10. 03. 2018. 15:35

Árpád Vickó wins the Balassi Prize for Literary Translation 2018

On Thursday 27 September the Balassi Prize for Literary Translation was awarded to the Serbian translator Árpád Vickó, well-known for eighty translations, including Szerb, Örkény and Polcz. Gabriella Nagy and HLO were at the ceremony.

On Thursday 27 September, in the Hungarian Academy of Sciences, an audience took their seats for the presentation ceremony of the second Balassi Prize for Literary Translation. The award, founded in 2017, when it was first given to the Chilean translator Adan Kovacsics, was given by the jury this year to Árpád Vickó.

Vickó was born in 1950 in Novi Sad (Újvidék). He has received multiple awards for his translations, the last one being the Sava Babic Translation Prize. His rich and significant life work consists of more then 80 works. As the first speaker of the day, state-secretary Tamás Menczer, commented in his speech: “his work (…) has contributed to the creation of a common central-European intellectual horizon”. Through this award, founded in 2017 by the Ministry of Foreign Affairs, he continues, we wish to recognise those people, who make it possible “that the world-class Hungarian literature doesn’t remain linguistically isolated, but can claim its deserved place in world literature.”

 

Otto Tolnai was the second to speak, who in his laudatory speech spoke firstly of a translator’s work, which, as he said, was similar to the rice farmer’s work: “In Japan, I was able to see how uniform the paddy fields were, it was as though the system of waterways had been drawn by some sort of divine water engineer, and yet so unique they were very much part of the local scenery. I enjoyed watching as the rice workers rolled up their large, heavy stones, allowing the water from the streams to flow onto the land, and then rolled the stones back, blocking the little cracks with their rags and jeers.”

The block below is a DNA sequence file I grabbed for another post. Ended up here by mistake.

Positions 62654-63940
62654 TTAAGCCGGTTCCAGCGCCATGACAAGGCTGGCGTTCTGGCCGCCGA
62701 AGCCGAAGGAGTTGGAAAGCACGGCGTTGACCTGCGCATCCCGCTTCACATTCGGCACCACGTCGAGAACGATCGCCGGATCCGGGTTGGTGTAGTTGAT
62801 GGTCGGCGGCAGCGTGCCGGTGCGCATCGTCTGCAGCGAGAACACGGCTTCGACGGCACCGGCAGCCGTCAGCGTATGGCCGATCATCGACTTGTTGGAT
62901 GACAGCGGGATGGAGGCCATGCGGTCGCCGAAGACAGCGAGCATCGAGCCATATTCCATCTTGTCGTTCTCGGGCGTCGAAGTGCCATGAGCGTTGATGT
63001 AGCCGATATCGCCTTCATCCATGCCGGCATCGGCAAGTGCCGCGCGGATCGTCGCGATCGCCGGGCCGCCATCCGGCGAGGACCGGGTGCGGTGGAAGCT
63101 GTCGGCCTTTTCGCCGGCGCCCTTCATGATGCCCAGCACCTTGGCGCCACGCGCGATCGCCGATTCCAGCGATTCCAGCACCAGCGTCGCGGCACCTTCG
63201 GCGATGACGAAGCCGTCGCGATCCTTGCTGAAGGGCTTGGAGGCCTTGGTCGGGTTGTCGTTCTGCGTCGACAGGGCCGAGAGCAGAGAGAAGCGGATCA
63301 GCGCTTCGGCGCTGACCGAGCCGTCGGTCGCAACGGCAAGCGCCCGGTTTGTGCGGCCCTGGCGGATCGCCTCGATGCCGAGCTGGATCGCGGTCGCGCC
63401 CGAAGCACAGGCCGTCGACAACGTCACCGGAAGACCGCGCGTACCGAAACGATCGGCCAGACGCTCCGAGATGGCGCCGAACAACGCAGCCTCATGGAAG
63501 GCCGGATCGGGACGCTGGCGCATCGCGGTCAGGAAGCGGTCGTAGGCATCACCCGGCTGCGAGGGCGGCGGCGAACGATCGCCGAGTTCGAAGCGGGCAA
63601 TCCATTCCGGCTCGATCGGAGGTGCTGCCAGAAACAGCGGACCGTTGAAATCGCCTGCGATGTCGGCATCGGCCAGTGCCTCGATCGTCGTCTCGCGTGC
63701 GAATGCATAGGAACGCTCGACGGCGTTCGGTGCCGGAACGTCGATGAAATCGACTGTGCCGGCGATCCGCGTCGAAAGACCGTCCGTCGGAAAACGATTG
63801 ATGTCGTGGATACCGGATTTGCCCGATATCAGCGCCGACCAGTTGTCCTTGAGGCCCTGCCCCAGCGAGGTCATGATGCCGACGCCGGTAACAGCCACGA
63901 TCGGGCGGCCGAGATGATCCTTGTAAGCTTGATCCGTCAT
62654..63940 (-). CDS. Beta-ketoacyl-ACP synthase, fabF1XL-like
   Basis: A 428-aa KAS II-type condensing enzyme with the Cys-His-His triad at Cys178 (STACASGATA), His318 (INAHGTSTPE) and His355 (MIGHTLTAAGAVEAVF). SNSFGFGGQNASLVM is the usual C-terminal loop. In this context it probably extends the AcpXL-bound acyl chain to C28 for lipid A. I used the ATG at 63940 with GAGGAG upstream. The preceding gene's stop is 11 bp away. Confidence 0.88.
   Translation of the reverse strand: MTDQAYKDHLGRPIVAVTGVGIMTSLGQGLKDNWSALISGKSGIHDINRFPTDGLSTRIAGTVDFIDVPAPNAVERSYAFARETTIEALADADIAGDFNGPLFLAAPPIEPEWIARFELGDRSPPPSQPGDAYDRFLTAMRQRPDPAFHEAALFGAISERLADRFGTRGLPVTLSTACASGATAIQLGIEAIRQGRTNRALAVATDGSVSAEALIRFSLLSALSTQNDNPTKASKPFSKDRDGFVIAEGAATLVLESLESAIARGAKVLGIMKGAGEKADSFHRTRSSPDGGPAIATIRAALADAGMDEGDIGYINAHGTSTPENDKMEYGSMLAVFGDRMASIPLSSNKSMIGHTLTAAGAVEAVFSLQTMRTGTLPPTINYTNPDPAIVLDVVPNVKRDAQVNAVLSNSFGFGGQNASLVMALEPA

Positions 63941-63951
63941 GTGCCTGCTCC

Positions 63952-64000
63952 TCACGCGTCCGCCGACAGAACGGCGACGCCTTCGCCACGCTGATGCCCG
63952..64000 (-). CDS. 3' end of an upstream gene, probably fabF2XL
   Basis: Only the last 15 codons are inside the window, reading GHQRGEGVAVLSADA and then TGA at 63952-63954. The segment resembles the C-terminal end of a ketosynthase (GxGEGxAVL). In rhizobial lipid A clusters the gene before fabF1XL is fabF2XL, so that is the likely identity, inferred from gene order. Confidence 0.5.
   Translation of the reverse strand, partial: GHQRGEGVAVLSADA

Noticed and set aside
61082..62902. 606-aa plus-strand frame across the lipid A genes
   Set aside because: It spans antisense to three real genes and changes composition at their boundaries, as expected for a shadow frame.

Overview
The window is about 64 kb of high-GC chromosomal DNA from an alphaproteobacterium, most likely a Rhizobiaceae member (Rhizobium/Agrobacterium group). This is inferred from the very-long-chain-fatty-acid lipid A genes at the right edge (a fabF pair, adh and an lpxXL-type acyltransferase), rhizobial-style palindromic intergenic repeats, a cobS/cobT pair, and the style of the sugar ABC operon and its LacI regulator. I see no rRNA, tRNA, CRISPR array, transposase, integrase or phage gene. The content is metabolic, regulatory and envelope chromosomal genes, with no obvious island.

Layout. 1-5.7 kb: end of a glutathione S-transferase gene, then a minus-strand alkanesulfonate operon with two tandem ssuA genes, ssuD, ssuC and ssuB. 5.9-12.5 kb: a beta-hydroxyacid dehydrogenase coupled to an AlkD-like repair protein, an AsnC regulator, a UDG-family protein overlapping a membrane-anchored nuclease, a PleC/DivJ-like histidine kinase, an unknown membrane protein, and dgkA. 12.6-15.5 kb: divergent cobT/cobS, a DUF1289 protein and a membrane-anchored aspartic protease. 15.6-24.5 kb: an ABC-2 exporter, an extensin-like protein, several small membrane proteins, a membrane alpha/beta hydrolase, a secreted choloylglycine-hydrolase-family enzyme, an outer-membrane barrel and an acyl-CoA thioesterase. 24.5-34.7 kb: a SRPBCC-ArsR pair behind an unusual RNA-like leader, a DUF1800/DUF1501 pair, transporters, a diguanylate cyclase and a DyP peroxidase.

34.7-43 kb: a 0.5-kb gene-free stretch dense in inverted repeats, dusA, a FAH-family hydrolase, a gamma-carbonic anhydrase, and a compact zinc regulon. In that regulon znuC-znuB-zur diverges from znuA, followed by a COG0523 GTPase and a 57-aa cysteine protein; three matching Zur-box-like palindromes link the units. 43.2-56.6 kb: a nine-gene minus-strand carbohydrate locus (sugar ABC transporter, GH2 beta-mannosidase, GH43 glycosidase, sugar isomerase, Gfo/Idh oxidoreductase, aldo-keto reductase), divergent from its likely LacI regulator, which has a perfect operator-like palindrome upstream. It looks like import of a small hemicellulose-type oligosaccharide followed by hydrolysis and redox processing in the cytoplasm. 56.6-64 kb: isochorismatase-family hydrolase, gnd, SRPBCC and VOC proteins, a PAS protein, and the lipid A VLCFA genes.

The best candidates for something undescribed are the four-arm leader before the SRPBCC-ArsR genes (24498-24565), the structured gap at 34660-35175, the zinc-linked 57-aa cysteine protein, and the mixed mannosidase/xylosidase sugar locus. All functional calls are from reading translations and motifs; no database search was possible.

Tolnai went on to speak about Vickó’s work, pointing out three in particular: Antal Szerb’s Journey by Moonlight, István Örkény’s One-minute stories and Alaine Polcz’s One Woman in the War. Vickó also significantly devoted himself to translating the Hungarian literature of Vojvodina into Serbian. Tolnai lastly commented on Vickó’s translations of Esterházy, which are perfectly in tune with the author’s delightfully and daringly, yet mathematically precise combinatorial analysis.

 

At last the receiver of the award took the stage. In his short speech Árpád Vickó stated that everything which exists in culture has come to be through the cooperation of translators. Every form of communication is in itself translation, moreover translation is an essential of life, in particular for small language communities, especially now, as integration has accelerated and entered the foreground, suggesting that there only is one world culture.

The Balassi Prize for Literary Translation has once again gone to the best possible person. Árpád Vickó’s words however, that translation is nothing more than a crossing, a dialogue between languages; the acceptance of the unknown, and the other, so we don’t forget, I’ve left in bold.

See the complete article on Litera.hu by Gabriella Nagy

Translated by Owen Good

Photos: Tibor Illyés / MTI